Turtle Bunbury

Writer and Historian

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In the depths of the Second World War, Major General Emmet Dalton, former comrade in arms of Michael Collins and decorated hero of the battle of the Somme, made his way into the Ritz Hotel in blitz-weary London. Therein he met Lord Milton, heir to the Earl of Fitzwilliam, who introduced him to a tall man with bright red hair called Brendan Bracken. As someone with a keen eye on military intelligence, Dalton knew that Bracken was one of Winston Churchill’s most constant supporters, as well as Minister for Information in the wartime cabinet.

However, he also knew another aspect about Bracken’s past that few others were aware of.

‘Brendan and I know one another of old,’ he remarked as they shook hands. ‘We were schoolmates in Dublin.’

If he expected Bracken to pump his hand with warm recognition, he was to be disappointed. Bracken feigned not to know what Dalton was talking about.

As a cold shadow struck the group, Dalton took stock of the situation.

‘If you don’t remember me, Brendan, I bloody well remember you and those corduroy trousers which you wore, day in, day out, until you stank to high heaven. The smell is not out of my nostrils yet.’

Dalton’s account of meeting Bracken is among many anecdotes in Charles Lysaght’s definitive biography, ‘Brendan Bracken’, published in 1979, which tells the unlikely story of the Catholic Irish tearaway who rose to become London’s answer to Josef Goebbels at the height of the war. As Lysaght puts it, he was ‘the most significant native Irishman in English political life since Edmund Burke.’

Everything about Bracken’s ascension to the upper ranks of the British Empire was unlikely.

Joseph Kevin Bracken, his father, was a fiery, physical force Fenian from Templemore, Co. Tipperary. Known as JK, the elder Bracken was a stonemason and sculptor who was sworn into the Irish Republican Brotherhood after a visit to the USA. He was also one of the seven co-founders of the Gaelic Athletic Association (GAA) in Thurles in 1884 and later became a key supporter of Charles Stewart Parnell.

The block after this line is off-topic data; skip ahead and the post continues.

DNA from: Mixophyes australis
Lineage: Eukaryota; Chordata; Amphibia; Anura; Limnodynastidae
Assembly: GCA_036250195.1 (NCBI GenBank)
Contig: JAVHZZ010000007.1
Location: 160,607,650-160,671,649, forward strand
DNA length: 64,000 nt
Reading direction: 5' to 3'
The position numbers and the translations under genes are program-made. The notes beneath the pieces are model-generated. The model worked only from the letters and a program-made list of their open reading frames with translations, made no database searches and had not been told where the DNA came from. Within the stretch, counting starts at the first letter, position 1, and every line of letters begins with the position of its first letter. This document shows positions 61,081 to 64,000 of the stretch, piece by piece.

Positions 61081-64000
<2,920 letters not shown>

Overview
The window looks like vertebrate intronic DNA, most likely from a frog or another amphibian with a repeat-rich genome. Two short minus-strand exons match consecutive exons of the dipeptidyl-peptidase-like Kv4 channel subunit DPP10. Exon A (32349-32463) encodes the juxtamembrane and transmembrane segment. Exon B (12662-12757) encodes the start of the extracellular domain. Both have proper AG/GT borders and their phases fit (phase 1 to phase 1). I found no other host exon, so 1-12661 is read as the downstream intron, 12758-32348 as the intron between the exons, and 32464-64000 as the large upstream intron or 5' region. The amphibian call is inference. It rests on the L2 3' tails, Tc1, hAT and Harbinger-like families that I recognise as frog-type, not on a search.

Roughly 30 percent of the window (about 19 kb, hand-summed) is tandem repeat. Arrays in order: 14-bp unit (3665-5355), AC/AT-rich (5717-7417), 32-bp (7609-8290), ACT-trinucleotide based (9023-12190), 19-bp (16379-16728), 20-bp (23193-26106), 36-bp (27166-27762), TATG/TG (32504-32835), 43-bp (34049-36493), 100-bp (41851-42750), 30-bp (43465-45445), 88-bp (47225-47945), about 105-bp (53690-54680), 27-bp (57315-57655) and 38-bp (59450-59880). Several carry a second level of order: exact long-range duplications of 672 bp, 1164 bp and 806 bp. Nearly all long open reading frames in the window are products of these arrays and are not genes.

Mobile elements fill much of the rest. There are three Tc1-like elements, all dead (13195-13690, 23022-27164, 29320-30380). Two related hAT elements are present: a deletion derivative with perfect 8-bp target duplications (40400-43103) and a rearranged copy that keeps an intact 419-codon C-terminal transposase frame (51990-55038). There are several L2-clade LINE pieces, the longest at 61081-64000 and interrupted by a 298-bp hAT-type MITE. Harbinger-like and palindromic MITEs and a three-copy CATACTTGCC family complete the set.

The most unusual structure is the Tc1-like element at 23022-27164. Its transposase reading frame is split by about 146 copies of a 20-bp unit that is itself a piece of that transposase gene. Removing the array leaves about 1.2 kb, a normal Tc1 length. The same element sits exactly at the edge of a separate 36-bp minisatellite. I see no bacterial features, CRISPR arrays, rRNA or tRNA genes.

However, as a monumental sculptor, JK’s principal client was the Catholic Church and so, in the interests of commerce, he found himself obliged to support the priests in their denunciation of his fellow nationalists. Such kow-towing went down poorly and he narrowly avoided being murdered by his former allies.

In 1902, JK relocated his family to Ardvullen House, Kilmallock, Co. Limerick. However, he succumbed to cancer in 1904, leaving six children by two wives.

Born on 15 February 1901, Brendan was JK’s second son by his second wife Hannah Ryan, the ‘hot-tempered’ but apolitical daughter of a prosperous merchant farmer from Borrisoleigh.

In 1908, four years after JK’s death, Hannah moved to Dublin with her four small children, as well as two increasingly hostile stepdaughters. They initially lived on Iona Drive, Glasnevin, then moved to North Circular Road, from where young Brendan walked to St. Patrick's National School, Drumcondra.

In 1910 he transferred to O'Connell School, the Christian Brothers School on North Richmond Street. The school had an intense nationalist ethos and among Bracken’s many schoolmates were the aforementioned Emmet Dalton and future Taoiseach Sean Lemass but nationalism was not on the agenda for the carrot-topped mischief-maker from Tipperary.